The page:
Disability Sensitisation

Note: This induction module is not part of the course structure but has been added to set the right perspective on Disability before moving into understanding Assistive Technology. Disability sensitization is ideally an interactive face-to-face exercise that enables understanding of Disability as a human element as inclusive of diversity and not as a subject of study. Here, through videos and a few activities, we believe that the objective will be similarly achieved.

Understanding Disability

Our diverse society is known for its community of people belonging to varying genders, sexual identities, social and economic backgrounds and cultural choices. Each of us have unique identities that reflect who we are, what we aspire to be, making it distinct from person to person. These identities are either assigned by us or labelled by others.

Activity: Perceptions and Identities

Disability Etiquette

  • Most often, the barriers to inclusion for Persons with Disability are the society’s attitudetowards them. This may include the language, stigma and non-verbal communications that make a person feel marginalized.
  • Disability Etiquette refers to the interpersonal manners and behaviours we should adopt to make a Person with Disability feel included.
  • Here are a few resources to help you self-reflect on social behaviours which encourage accepting differences and enable inclusion.

Models of Disability - The paradigm shift

  • It is important to look at the person before his/her disability. Disability is not who the person is, but what the person becomes, because of barriers like people’s attitudes and inaccessible system and infrastructure.
  • Over time, there has been a paradigm shift in the way people perceive disabilities. From viewing disability throughthe lens of charity to a medical condition, where the focus was on fixing or curing the person and now to a social model – which distinguishes impairment and disability and identifies societal attitudes and elements of exclusion as the reasons for disabling the person.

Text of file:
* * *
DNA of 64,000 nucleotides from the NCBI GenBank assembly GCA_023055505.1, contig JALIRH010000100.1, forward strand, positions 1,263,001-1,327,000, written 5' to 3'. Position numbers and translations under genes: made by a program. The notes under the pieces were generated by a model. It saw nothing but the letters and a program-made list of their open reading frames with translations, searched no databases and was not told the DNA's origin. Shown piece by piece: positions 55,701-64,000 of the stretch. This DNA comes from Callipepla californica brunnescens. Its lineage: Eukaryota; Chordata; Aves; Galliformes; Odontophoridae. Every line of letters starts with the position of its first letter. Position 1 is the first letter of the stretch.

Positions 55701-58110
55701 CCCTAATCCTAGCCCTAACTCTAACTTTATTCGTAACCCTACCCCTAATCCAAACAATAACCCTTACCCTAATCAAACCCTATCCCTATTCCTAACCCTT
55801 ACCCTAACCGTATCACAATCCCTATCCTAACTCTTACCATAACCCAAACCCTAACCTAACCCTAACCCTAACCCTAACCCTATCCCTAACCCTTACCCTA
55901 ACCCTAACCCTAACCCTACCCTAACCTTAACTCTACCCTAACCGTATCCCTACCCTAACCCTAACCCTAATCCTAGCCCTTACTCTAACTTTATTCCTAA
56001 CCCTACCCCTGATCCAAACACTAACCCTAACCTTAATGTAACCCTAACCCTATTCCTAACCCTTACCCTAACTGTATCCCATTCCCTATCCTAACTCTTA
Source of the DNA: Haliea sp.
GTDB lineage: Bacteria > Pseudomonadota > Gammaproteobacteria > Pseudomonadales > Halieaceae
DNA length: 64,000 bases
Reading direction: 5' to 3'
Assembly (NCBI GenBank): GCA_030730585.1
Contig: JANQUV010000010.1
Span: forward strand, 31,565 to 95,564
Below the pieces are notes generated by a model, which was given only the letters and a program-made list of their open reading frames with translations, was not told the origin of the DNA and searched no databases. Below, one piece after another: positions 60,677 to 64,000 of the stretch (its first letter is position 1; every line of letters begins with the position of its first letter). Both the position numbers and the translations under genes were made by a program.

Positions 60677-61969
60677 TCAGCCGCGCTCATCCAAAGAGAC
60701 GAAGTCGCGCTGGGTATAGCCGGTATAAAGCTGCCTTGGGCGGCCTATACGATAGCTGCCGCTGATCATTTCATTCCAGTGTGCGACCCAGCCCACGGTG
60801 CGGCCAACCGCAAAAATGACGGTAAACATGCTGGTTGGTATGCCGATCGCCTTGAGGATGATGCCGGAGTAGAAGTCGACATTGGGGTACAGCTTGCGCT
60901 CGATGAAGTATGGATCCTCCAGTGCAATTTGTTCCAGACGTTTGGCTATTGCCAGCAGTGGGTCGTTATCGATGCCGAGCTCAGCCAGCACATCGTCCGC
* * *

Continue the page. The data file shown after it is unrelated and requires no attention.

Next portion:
• Disability within the social model is defined as the result of an interaction between the impairment of a person with environment barrierswhich stops the person from participating and contributing on an equal basis with others.
  • As enablers of the Disability community, it is important for us to understand the‘Social model of Disability’. Here is a shortmovie that breaks down this concept in a simple manner.

Invisible Disabilities

  • The first activity in this module had a statement on Autism.How did you identify the Person with Autism?
  • Most of you might not have been able to identify the person with autism or even what autism is. This brings us to an important perspective on invisible disabilities.The image below conveys the message very clearly.
  • Invisible Disabilities are those which are not apparently noticeable by others. These include challenges in vision, hearing, speech, movement, communication, learning, remembering, thinking, maintaining mental health and social relationships.
  • There are many resources available to know more about invisible disabilities. Here is a short video on People with Invisible Disabilities sharing their lived experiences.


People with Disabilities are people first. We cannotassume that people with similar disabilities have similar challenges and experiences. Like all of us, each Person with Disability is unique in their own ways. Now that you’ve developed an elemental understanding of Disabilities, let’s look at how we can look at it through the lens of Assistive Technology.